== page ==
DNA cytosine methylation silences gene expression by epigenetically modifying structurally normal DNA. At least three isoforms of the DNA methyltransferase (DNMT) enzyme—DNMT1, DNMT3A, and DNMT3B—are recognized as responsible for establishing or maintaining DNA methylation. Aberrant DNA methylation can result in the silencing of tumor suppressor genes and thus in leukemia growth. In AML, mutations are relatively frequent in DNMT3A.[30-35] Approximately 60% of these mutations are identified as missense mutations at codon R882, whereas the remaining are nonsense or frameshift mutations that result in premature truncation of the protein; the latter mutations have been found across different domains of the gene. In an AML Study Group report, DNMT3A mutations were identified in 17.8% of younger AML patients. The majority of these mutations occurred in CN-AML patients (27.2%) and were linked with a lower CR rate and shorter OS. Within the NPM1 wild-type/FLT3-ITD subset, patients who also harbored the DNMT3A mutation had a lower CR rate, shorter OS (0.85 vs 4.41 years; P < .001), and shorter relapse-free survival than patients without the mutation. Additionally, Alliance reported a differential effect of DNMT3A mutations on different age groups. In younger patients, DNMT3A R882 mutations had no impact on outcome, whereas non-R882 mutations predicted for worse outcome compared with patients without the mutation. Among older patients, on the other hand, those with R882 mutations had both a shorter OS and DFS, whereas non-R882 mutations did not influence outcomes. The predictive effect of DNMT3A mutations with regard to the therapeutic response has also been evaluated. Patients with DNMT3A mutations who were randomly assigned to receive dose-intensified daunorubicin as part of induction therapy seemed to have a better OS.[34-36] In a more restricted analysis, patients with DNMT3A mutations appeared to have a better chance of achieving CR when treated with the hypomethylating agent (HMA) decitabine than did patients with wild-type DNMT3A, but this finding requires confirmation.
Isocitrate dehydrogenase (IDH), a member of the β-decarboxylating dehydrogenase family of enzymes, normally catalyzes the oxidative decarboxylation of 2,3-isocitrate during the Krebs cycle, generating 2-oxoglutarate and carbon dioxide.[38,39] In AML, missense mutations occur in the two isoforms, IDH1 (ie, R132 mutations) and IDH2 (ie, R140 or R172 mutations).[40-42] Mutant IDHs reduce α-ketoglutarate to 2-hydroxyglutarate via nicotinamide adenine dinucleotide phosphate (NADPH) oxidation, promoting tumorigenesis via a mechanism that has yet to be clarified but that likely includes epigenetic changes (eg, DNA hypermethylation) through inhibition of TET2 demethylase activity. Although the prognostic value of IDH mutations in AML remains unknown because of differences in reported studies, the clinical utility of detecting these mutations lies more in their ability to predict response to treatment with IDH inhibitors.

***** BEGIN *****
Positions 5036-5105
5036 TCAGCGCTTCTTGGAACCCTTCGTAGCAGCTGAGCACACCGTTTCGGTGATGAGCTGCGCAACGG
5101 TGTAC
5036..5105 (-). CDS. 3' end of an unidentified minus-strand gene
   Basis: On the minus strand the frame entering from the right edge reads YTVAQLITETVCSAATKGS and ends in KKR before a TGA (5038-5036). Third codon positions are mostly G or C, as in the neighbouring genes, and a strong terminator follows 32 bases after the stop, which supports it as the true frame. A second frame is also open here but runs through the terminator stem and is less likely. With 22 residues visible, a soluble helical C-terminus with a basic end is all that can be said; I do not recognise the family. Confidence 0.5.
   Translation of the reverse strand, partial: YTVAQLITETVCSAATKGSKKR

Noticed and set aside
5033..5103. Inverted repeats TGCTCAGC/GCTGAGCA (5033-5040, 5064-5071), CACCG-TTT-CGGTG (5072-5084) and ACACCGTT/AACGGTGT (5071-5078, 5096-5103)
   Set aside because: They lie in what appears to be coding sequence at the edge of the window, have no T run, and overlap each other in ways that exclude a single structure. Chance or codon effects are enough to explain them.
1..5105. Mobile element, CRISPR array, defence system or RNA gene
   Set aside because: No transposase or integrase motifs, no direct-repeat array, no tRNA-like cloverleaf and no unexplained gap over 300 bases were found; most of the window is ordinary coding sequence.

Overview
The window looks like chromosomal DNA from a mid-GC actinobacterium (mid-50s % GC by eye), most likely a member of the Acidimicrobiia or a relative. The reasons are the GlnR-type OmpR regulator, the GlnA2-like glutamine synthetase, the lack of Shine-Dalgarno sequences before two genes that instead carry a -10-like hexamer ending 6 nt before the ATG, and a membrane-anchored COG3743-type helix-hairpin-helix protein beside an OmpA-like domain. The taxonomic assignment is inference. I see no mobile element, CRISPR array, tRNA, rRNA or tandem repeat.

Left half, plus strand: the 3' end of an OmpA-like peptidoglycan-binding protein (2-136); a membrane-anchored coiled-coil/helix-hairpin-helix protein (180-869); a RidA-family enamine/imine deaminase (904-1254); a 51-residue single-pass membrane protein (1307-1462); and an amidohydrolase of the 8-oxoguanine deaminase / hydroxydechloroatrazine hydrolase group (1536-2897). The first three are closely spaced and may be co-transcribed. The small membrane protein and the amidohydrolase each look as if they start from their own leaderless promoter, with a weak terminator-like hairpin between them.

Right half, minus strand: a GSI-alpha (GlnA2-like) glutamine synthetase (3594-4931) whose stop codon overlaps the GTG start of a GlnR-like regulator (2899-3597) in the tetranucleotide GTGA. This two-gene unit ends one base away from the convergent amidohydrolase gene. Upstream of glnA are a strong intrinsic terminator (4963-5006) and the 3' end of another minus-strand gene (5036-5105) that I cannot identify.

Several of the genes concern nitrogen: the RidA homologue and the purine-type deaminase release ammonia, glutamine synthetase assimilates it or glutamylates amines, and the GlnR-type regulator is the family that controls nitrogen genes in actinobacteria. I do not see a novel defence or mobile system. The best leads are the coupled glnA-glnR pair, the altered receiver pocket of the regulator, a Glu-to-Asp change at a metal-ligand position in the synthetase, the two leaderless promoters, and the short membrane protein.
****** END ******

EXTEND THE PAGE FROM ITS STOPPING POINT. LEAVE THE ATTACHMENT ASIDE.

TET proteins are iron- and α-ketoglutarate-dependent proteins that lead to the demethylation of DNA via the conversion of 5-methylcytosine (5mC) to 5-hydroxymethylcytosine. Mutations in the TET2 isoform lead to impaired hydroxylation of 5mC; consequently, genes necessary for normal cellular function remain hypermethylated and silenced. These mutations have been identified in AML, as well as in MDS and MPNs. CN-AML patients with TET2 mutations who have ELN favorable genetic risk (but not in those with ELN intermediate-I risk) have been reported to have a worse CR rate and shorter event-free survival (EFS) and OS. Similarly, Patel et al reported an association of TET2 mutations with poorer outcomes in patients with NPM1 wild-type/FLT3 wild-type AML, while other studies have failed to demonstrate a prognostic impact for TET2 mutations.[40,44]
The additional sex combs-like 1 gene (ASXL1) encodes a potential tumor suppressor that regulates gene transcription. ASXL1 mutations have been identified in approximately 15% of older patients with AML, MDS, and MPNs. Similar to TET2 mutations, the negative prognostic impact of ASXL1 mutations seems to be restricted to patients in the ELN favorable group.
The mixed-lineage leukemia gene (MLL) encodes a histone methyltransferase considered to be a positive global regulator of gene transcription. Chromosomal translocations involve the MLL gene, located at chromosomal band 11q23, in both AML and acute lymphoblastic leukemia; the prognostic significance of these translocations depends on the fusion partner. In AML, patients with t(9;11) have an improved outcome compared with patients who have other 11q23 translocations, and the former are usually classified in the intermediate cytogenetic risk group. An internal rearrangement (partial tandem duplication [PTD]) of the MLL gene without any contributing partner was one of the first molecular markers described in CN-AML patients and was initially associated with worse outcomes, although the negative prognostic impact may be overcome with more intensive consolidation treatments (eg, autologous stem cell transplantation).
The Wilms tumor 1 gene (WT1) encodes a transcription factor that plays a significant role in normal cellular growth and development. A functional epigenetic interplay between WT1 and TET2 has been recently recognized. Although the prognostic impact of WT1 mutations in patients with AML is not universally agreed upon, most studies report an inferior outcome.[47,48]